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Purple Sweet Potato Polyphenols Differentially Influence the Microbial Composition Depending on the Fermentability of Dietary Fiber in a Mixed Culture of Swine Fecal Bacteria

  • kilua, aldrine
  • nomata, riri
  • nagata, ryuji
  • fukuma, naoki
  • shimada, kenichiro
  • han, kyu-ho
  • fukushima, michihiro
Publication Date
Jun 30, 2019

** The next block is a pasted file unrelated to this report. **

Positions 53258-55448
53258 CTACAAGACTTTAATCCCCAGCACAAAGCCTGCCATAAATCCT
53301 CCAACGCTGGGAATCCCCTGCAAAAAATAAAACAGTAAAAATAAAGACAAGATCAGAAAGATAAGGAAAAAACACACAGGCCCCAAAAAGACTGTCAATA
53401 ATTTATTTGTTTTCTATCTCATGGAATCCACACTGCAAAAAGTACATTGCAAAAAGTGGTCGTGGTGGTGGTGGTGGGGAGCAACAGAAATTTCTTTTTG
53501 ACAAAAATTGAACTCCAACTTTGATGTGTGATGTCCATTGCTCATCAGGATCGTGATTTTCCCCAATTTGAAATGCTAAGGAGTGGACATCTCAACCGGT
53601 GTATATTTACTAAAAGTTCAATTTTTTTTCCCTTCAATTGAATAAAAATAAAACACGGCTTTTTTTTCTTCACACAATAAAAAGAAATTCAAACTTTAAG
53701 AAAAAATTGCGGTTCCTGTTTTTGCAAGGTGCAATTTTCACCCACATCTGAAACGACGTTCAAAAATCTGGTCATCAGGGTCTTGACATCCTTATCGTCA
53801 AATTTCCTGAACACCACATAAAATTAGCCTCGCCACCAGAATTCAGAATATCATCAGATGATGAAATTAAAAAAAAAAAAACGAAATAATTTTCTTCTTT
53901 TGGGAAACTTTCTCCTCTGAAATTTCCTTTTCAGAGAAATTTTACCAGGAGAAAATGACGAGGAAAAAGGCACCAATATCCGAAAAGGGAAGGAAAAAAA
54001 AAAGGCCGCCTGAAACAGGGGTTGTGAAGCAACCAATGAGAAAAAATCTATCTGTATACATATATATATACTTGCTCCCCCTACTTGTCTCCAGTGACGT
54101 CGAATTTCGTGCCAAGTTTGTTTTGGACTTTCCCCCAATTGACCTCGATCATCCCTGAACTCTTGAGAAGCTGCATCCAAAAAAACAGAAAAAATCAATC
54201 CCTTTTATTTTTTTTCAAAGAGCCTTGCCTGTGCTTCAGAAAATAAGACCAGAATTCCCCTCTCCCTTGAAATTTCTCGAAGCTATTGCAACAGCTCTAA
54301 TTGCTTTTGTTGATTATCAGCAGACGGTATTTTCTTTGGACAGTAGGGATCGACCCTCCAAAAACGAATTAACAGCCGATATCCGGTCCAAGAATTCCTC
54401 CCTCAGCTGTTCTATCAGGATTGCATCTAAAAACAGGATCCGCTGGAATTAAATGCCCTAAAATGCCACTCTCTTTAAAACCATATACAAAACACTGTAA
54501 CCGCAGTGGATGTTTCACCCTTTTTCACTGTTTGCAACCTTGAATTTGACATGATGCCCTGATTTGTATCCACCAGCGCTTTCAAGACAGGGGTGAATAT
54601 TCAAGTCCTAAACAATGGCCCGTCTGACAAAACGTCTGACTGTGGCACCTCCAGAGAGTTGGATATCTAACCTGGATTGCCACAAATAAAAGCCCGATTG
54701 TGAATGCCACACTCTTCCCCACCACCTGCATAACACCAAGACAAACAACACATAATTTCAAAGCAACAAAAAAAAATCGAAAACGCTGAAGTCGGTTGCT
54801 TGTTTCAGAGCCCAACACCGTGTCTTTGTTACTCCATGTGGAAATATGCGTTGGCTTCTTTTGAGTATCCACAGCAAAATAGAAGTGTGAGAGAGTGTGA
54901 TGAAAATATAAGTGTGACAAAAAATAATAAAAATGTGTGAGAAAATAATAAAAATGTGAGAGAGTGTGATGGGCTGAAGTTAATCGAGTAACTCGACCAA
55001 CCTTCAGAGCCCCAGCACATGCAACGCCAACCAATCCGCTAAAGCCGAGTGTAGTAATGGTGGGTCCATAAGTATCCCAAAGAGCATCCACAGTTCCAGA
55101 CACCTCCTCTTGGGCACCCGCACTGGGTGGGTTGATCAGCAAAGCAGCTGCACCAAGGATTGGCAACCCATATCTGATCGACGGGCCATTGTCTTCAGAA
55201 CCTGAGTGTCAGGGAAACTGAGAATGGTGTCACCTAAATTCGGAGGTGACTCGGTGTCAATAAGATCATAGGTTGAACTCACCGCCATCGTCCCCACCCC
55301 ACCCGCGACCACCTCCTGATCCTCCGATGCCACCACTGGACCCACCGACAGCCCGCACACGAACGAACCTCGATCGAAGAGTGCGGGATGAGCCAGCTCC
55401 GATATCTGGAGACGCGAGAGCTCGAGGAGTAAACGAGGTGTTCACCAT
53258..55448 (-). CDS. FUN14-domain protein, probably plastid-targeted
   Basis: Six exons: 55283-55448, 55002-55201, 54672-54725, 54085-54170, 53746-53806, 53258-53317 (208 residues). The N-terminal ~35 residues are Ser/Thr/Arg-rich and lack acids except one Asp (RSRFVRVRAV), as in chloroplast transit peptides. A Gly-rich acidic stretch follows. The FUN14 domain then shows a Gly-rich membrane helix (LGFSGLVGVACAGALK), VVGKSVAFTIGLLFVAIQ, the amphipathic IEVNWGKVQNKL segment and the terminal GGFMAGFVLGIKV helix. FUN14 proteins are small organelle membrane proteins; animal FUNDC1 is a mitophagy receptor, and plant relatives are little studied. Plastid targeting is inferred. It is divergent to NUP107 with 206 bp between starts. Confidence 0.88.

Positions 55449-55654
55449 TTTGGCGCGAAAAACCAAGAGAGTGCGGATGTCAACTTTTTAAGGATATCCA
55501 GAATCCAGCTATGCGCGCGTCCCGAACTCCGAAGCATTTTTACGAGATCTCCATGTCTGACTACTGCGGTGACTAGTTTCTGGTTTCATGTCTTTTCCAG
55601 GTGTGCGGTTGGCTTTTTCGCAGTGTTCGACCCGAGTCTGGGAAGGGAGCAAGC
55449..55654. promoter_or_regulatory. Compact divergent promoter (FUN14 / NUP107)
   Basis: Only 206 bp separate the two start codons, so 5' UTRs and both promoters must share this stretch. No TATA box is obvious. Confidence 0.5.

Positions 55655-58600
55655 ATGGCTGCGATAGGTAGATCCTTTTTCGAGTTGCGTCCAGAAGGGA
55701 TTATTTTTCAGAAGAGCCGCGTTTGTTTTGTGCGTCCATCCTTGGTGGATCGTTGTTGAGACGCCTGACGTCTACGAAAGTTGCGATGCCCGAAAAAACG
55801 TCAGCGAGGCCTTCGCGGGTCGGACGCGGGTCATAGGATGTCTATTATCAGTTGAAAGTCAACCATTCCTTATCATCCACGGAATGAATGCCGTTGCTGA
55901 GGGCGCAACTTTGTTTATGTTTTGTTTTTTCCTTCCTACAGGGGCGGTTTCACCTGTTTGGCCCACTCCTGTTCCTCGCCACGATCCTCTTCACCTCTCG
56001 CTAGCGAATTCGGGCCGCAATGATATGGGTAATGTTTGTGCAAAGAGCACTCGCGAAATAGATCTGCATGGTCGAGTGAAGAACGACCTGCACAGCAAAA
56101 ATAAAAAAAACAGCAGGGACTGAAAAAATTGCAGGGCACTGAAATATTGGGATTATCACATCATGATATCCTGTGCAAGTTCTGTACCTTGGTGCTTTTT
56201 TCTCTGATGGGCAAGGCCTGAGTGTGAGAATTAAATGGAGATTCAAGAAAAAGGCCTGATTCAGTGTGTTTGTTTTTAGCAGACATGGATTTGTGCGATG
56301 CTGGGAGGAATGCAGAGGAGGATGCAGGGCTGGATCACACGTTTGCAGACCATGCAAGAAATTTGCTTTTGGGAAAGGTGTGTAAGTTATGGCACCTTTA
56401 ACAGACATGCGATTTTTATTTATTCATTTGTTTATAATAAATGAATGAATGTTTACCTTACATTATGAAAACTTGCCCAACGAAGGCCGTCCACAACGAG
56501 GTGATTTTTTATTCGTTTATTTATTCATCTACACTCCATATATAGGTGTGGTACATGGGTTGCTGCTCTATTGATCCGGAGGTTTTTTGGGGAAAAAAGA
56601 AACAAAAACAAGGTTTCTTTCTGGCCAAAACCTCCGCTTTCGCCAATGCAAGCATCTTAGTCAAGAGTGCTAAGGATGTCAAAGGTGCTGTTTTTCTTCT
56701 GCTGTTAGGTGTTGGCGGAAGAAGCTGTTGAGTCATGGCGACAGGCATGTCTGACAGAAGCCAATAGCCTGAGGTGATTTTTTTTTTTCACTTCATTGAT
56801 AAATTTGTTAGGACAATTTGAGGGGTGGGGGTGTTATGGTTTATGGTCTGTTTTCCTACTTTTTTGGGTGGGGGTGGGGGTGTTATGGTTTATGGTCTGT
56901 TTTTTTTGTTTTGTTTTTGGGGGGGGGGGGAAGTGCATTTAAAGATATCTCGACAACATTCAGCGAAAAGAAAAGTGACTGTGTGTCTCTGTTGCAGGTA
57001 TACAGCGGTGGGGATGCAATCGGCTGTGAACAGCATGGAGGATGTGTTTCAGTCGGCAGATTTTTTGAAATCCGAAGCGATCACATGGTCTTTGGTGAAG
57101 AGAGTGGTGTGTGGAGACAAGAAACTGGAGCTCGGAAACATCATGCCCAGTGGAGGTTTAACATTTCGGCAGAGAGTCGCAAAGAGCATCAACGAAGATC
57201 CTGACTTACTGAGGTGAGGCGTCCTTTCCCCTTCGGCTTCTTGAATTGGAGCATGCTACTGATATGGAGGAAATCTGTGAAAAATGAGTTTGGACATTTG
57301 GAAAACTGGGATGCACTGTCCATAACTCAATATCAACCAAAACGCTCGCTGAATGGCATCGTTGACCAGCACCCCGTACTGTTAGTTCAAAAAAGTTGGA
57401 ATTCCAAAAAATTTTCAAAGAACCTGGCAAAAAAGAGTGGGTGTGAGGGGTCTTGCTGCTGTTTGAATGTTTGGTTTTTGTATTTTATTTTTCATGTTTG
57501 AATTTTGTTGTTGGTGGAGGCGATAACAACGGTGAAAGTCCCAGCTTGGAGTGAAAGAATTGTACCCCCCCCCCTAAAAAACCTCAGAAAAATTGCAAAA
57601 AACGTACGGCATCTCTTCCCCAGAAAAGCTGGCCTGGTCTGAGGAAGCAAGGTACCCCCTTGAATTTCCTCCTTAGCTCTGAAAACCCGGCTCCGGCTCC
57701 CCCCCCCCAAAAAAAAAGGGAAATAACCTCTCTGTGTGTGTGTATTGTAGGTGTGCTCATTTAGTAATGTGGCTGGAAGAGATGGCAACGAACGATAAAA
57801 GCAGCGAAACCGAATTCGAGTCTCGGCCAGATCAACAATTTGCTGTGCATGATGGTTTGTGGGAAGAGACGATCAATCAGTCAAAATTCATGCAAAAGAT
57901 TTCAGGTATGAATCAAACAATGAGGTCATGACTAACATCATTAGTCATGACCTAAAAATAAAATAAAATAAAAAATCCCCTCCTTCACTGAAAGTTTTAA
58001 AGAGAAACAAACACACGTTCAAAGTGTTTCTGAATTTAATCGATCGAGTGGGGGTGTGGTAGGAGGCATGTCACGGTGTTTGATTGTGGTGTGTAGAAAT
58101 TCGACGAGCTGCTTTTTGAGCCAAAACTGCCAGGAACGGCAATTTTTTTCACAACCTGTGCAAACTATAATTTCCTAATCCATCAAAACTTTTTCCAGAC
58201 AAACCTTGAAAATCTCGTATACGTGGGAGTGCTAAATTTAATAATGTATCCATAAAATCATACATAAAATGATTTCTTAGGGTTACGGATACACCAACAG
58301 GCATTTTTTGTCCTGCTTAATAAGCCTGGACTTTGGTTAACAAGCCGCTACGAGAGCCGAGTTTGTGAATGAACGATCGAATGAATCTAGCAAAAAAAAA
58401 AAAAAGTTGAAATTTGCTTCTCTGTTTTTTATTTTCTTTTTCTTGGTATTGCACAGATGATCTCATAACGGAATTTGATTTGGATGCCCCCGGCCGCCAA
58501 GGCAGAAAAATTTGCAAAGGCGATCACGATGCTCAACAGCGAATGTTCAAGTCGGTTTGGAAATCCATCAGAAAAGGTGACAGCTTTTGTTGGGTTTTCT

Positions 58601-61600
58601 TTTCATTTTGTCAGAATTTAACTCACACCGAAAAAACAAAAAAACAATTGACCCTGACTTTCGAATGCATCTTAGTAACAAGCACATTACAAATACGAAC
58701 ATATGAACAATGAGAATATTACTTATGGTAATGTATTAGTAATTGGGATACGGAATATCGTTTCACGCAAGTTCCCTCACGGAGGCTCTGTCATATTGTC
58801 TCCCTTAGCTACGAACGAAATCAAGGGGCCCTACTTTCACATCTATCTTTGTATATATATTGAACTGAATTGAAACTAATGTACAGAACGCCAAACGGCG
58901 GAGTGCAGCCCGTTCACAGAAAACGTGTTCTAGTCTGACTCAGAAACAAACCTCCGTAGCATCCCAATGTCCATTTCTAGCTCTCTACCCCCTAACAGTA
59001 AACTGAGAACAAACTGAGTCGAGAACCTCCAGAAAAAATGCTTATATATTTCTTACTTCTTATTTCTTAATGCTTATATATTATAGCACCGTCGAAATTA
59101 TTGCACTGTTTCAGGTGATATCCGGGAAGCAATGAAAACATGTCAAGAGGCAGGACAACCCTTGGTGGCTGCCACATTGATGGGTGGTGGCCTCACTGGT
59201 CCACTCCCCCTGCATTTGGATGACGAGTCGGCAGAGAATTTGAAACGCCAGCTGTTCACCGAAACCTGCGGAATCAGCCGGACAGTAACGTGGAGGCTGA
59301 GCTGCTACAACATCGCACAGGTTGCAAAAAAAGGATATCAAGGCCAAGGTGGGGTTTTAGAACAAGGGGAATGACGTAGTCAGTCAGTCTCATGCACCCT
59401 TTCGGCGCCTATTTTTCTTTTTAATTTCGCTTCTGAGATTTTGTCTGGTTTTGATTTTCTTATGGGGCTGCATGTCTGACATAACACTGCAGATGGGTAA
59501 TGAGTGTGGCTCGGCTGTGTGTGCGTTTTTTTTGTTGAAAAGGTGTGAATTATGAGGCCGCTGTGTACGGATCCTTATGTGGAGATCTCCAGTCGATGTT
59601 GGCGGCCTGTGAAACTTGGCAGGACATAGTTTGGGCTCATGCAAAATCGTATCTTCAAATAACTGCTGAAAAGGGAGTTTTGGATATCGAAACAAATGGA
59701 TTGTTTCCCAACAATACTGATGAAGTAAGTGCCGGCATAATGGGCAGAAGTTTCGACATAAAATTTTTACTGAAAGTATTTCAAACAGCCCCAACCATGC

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The prevalence of many chronic diseases which have been associated with poor nutrition may be reduced by the positive modulation of colonic microbiota. In this study, we assess the effects of purple sweet potato polyphenols (PSP) in a mixed culture of swine fecal bacteria during in vitro colonic fermentation using pig colonic digest. Jar fermenters were used to conduct a small scale in vitro colonic fermentation experiments under the anaerobic condition for 48 h. Jar fermenters were assigned to one of the following groups: Cellulose, cellulose + PSP, inulin, and inulin + PSP. The present study revealed that the polyphenolic content of purple sweet potato could modulate the colonic microbiota by differentially increasing the population of beneficial bacteria and decreasing the pathogenic bacteria depending on cellulose and inulin. Accordingly, PSP might be a material conducive for improving the conditions for the fermentation of partly-fermentable dietary fiber. Besides, PSP was also responsible for the drastic reduction of putrefactive products, especially p-cresol to a significant level. Our results suggest that PSP could alter the microbial composition depending upon the fermentability of dietary fiber and has the potential to maintain a stable and healthy colonic environment that will ultimately alleviate chronic diseases development and confer health benefits to the host.

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